When considering a career in real estate, it’s important to know the basics but not too many details. Too much knowledge may scare you away from trying. Just learn the major details.

2. Interview Brokerage Firms

As a real estate agent, you need to be licensed through a brokerage firm. A brokerage firm is a real estate company such as RE/MAX or Keller Williams.

Each office has a managing broker who runs the office and holds a broker’s license.

A broker is a licensed real estate agent who has taken additional classes and tests to be approved to manage a real estate office.

Until you get your own broker’s license (if you choose to) you need to be licensed under a broker.

It’s important to interview with several brokerage firms in your area before choosing one to sign with. Every firm runs its business a bit differently. They all offer agents different things.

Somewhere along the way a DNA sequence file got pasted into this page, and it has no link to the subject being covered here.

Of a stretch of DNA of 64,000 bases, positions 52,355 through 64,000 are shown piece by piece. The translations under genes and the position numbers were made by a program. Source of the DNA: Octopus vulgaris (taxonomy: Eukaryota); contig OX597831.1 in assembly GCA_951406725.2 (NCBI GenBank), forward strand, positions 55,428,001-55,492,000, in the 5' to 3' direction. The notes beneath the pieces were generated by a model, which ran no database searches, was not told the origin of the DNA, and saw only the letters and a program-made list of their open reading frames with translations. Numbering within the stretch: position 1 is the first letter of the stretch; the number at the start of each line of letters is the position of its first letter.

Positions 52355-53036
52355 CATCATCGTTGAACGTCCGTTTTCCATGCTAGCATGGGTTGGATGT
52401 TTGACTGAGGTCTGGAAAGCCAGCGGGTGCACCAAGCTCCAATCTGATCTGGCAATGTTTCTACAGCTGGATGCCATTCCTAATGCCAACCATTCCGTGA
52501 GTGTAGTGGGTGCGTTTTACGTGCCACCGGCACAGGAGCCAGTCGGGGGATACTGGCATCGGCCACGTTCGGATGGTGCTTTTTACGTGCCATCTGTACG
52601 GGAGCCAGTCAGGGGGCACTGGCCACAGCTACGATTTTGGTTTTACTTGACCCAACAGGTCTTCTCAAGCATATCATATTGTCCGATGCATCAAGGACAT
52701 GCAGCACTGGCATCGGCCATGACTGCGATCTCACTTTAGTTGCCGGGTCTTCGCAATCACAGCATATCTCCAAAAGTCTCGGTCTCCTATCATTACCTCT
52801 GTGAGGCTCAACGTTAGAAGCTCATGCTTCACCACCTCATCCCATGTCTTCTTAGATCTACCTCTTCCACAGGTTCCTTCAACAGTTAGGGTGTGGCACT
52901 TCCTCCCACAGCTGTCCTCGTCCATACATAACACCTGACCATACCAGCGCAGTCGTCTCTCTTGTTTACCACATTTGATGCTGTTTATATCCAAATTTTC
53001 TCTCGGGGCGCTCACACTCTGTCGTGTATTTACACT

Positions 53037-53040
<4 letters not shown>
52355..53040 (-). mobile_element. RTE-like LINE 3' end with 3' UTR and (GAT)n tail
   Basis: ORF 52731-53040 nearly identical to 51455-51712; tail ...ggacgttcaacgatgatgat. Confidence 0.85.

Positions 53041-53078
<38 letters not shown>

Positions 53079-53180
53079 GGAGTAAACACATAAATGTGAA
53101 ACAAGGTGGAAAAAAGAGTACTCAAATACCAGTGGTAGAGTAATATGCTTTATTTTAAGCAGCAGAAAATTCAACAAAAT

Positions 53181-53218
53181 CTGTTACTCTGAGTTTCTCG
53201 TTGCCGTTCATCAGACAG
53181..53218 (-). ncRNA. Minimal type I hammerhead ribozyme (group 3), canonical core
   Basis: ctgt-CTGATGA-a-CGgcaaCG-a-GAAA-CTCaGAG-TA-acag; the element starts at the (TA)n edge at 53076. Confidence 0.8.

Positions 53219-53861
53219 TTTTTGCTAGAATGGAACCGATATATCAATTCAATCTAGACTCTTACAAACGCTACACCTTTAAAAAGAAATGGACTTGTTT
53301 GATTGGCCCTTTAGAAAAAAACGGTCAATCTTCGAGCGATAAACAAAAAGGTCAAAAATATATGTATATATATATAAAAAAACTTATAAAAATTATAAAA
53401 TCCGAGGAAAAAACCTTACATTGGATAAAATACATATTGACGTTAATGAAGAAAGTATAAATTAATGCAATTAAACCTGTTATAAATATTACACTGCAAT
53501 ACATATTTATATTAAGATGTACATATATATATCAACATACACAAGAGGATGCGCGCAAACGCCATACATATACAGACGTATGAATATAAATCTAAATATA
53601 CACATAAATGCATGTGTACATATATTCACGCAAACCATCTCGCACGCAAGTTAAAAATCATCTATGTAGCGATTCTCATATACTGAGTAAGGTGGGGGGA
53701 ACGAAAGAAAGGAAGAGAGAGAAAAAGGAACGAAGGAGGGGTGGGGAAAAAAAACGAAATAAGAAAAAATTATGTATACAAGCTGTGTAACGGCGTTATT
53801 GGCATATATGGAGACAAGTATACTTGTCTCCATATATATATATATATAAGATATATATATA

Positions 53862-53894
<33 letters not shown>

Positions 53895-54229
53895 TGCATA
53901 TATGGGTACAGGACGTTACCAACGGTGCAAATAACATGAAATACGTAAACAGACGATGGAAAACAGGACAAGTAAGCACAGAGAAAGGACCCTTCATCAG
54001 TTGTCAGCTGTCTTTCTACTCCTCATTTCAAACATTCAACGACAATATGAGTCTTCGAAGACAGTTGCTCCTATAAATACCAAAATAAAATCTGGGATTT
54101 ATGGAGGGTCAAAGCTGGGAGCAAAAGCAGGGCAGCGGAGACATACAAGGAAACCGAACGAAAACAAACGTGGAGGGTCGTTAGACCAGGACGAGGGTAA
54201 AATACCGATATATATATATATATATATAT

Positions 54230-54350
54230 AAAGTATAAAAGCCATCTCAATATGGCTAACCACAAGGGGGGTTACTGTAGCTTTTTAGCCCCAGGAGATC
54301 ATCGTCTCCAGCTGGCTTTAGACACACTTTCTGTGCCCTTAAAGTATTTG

Some firms are very hands-off. They just want you to do your job and sell. Other firms are very hands-on and offer an abundance of training and support.

I chose my firm (Edina Realty) after a recommendation from a friend who is a long-time agent. He suggested Edina because they offer a lot of support and training.

As it turned out, this was the perfect atmosphere for me to begin my career in.

Ask the Right Questions

You’ll want to interview several firms in your area to find the right fit for you. Ask each firm for a comprehensive list of their features and benefits. Ask them about their philosophies.

Questions you can ask as you interview with real estate firms:

  • How does your commission structure work?
  • What types of fees does your firm charge?
  • What types of training and continuing education do you offer?